Thoughts is a new Russell; piece of commendable and immediate freshness. The writing suggests an easily musing and apparently random interior monologue – the kind which in the end reveals itself to have had a human order and direction of feeling of its own all along. I was particularly struck by the response of the improvisers to the writing. They were able to explore the mood that Russell sets up without being inhibited by it, and the writing and soloing seems all part of a continuous whole – something every jazz composer hopes for but few actually achieve.

   A decidedly exterior monologue is Eric Dolphy’s discourse on Thelonious Monk’s ‘Round Midnight. “I try to get the instrument to more or less speak – everybody does,” Dolphy once said. The starting introduction here – a kind of instrumental imitation of electronic sounds – is a fine contrast to Dolphy’s words-on-Monk.

   In a sense, George Russell’s career begins with ‘Round Midnight – at least it was his first hearing of that piece that brought him to New York in 1845; it indicated to him that important things were happening in jazz there. Russell was soon involved in them, and his Cubano Be/Cubano Bop was in the book of Dizzy Gillepie’s big band by 1846. As he evolved his “Lydian Concept” of music, Russell found himself with some promising students – among them Art Farmer and Bill Evans. Most importantly, I am sure, the theory has led Russell to fuller expression of his own talents as a composer, and to his present career as leader-pianist of this Sextet.

   There are three currently new members of the group on this LP: Ellis (notice especially Don’s pointed melodic clarity even at the fast tempo of Ezz-thetic); Dolphy; and bassist Stephen Swallow. Ellis has a background that includes work with Woody Herman, Kenny Dorham, Maynard Ferguson, Lionel Hampton. Directly before joining the Russell sextet, he had been leading his own “new thing” trio at Sunday jam sessions at a New York coffee house (“Man, you gotta drink coffee to play like that,” commented one wag). Dolphy worked for a couple of years with Chico Hamilton, but his colloquial virtuosity attracted greatest attention when he was with Charlie Mingus in 1960.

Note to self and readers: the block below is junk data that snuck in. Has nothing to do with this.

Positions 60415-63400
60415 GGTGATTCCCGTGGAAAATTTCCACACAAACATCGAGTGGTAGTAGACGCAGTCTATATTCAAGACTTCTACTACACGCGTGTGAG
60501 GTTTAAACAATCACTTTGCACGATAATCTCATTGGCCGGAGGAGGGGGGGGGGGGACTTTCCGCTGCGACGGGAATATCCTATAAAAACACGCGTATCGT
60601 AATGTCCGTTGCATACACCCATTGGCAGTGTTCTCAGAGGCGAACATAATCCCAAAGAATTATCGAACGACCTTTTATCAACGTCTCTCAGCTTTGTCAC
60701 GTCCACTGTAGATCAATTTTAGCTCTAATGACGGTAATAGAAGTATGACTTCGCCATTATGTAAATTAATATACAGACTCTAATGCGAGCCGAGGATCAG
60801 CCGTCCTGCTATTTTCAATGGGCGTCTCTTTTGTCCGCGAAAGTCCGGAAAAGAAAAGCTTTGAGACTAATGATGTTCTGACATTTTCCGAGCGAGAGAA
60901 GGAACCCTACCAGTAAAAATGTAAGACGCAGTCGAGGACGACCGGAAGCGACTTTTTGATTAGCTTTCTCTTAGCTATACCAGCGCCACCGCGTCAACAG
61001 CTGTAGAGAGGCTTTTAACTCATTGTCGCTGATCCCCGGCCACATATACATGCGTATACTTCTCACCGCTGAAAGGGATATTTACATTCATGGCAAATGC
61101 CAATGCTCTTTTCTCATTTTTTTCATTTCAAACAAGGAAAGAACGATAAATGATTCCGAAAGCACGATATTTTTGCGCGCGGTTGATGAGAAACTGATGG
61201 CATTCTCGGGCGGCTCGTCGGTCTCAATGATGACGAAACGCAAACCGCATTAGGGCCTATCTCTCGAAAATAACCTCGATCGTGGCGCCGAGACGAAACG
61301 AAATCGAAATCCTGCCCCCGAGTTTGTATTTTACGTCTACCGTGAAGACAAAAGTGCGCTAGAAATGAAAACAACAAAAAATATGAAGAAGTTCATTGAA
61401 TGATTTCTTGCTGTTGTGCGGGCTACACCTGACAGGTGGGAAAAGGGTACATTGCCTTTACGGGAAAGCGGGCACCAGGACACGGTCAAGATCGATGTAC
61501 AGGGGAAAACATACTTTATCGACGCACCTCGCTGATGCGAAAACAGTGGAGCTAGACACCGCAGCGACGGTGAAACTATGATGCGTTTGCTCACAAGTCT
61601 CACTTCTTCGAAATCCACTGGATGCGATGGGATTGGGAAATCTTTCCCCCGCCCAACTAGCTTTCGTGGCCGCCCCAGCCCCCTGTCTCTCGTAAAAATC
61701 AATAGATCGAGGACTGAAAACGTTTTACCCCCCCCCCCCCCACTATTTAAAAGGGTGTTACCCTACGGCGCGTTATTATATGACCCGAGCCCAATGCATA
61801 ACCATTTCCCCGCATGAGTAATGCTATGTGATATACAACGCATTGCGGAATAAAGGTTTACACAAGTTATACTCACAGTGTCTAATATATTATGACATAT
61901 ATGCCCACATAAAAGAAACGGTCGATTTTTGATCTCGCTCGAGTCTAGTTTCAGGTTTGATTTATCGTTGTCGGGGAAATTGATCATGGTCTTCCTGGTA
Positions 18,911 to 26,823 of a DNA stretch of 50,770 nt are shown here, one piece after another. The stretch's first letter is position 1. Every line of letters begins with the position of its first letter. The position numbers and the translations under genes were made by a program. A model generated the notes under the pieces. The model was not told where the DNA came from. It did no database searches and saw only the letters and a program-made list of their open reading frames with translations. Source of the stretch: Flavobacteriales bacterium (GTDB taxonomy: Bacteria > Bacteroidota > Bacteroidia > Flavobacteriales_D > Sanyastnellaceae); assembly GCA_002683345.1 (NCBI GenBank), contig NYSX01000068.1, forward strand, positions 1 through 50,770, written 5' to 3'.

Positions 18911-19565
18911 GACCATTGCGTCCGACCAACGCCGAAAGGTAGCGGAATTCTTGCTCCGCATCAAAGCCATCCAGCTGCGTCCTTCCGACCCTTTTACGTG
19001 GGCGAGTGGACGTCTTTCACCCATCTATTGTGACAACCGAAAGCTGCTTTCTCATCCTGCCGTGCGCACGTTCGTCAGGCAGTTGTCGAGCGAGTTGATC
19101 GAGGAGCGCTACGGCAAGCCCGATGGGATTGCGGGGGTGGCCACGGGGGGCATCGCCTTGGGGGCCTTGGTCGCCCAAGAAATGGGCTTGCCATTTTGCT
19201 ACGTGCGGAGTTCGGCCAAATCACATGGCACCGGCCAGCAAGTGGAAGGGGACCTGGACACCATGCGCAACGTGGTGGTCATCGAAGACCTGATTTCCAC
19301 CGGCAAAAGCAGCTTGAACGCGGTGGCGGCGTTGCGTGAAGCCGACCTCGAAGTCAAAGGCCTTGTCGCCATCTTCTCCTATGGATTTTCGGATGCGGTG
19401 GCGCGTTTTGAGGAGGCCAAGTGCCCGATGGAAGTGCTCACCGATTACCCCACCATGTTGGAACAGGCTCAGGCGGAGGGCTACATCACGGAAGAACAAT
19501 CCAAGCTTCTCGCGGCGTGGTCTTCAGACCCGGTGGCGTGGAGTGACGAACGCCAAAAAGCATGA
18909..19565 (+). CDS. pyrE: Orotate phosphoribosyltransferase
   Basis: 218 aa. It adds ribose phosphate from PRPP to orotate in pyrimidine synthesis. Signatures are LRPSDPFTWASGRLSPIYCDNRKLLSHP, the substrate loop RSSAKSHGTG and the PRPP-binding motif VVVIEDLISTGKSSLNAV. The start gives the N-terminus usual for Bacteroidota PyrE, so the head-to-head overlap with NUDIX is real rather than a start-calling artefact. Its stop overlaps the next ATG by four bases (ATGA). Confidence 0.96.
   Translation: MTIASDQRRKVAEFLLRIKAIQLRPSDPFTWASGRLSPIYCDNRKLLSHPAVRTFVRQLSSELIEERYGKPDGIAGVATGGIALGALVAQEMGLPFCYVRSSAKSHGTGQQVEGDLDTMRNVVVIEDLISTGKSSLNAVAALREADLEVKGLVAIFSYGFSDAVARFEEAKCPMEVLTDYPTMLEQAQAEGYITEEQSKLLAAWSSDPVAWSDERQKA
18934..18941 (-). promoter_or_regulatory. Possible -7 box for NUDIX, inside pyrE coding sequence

This is Swallow’s first appearance on records. He is a New Yorker, born in 1940, who has played college concerts with mainstreamers like Buck Clayton and Dickie Wells and has been a member of both Bud Freeman and Paul Bley groups. His feature here is Lydiot, which Russell titled in a kind of friendly dig at his own theory (and into which, by the way, the composer has incorporated a phrase that is as old as ragtime.)

Soon after this LP was made, trombonist Baker discovered that he had been playing for nearly eight months with a dislocated jaw! (But make no allowances for it; his playing here won’t show it). It has become established by now that Baker contributes a blues to each LP by the sextet, and a special word is in order about Honesty. It uses a commendable extension of a traditional idea to fine effect. We all know of blues that begin with a suspenseful four bars of “stop time” or “break fours” – there have even been hits like Why Don’t You Do Right? and Blue Suede Shoes that use the effect. Honesty goes a step further and introduces each section in free tempo, and it is a tribute to both Baker and all the players that the pieces never uses its momentum or direction.

   The last comment surely belongs to Russell’s title piece, Ezz-thtic. This provocative theme remains unchanged since it was first written in 1949. Then it was played by two major altoists of modern jazz, Charlie Parker and Lee Konitz. Thus this version, which includes Eric Dolphy’s alto, may stand as both a summary of the past and a thesis for the future.




Album design: KEN DEARDOFF

Back-liner photos by STEVE SCHAPIRO

Recording Engineer: RAY FOWLER

Recorded at Plaza Sound Studios


235 West 46th Street New York 36, New York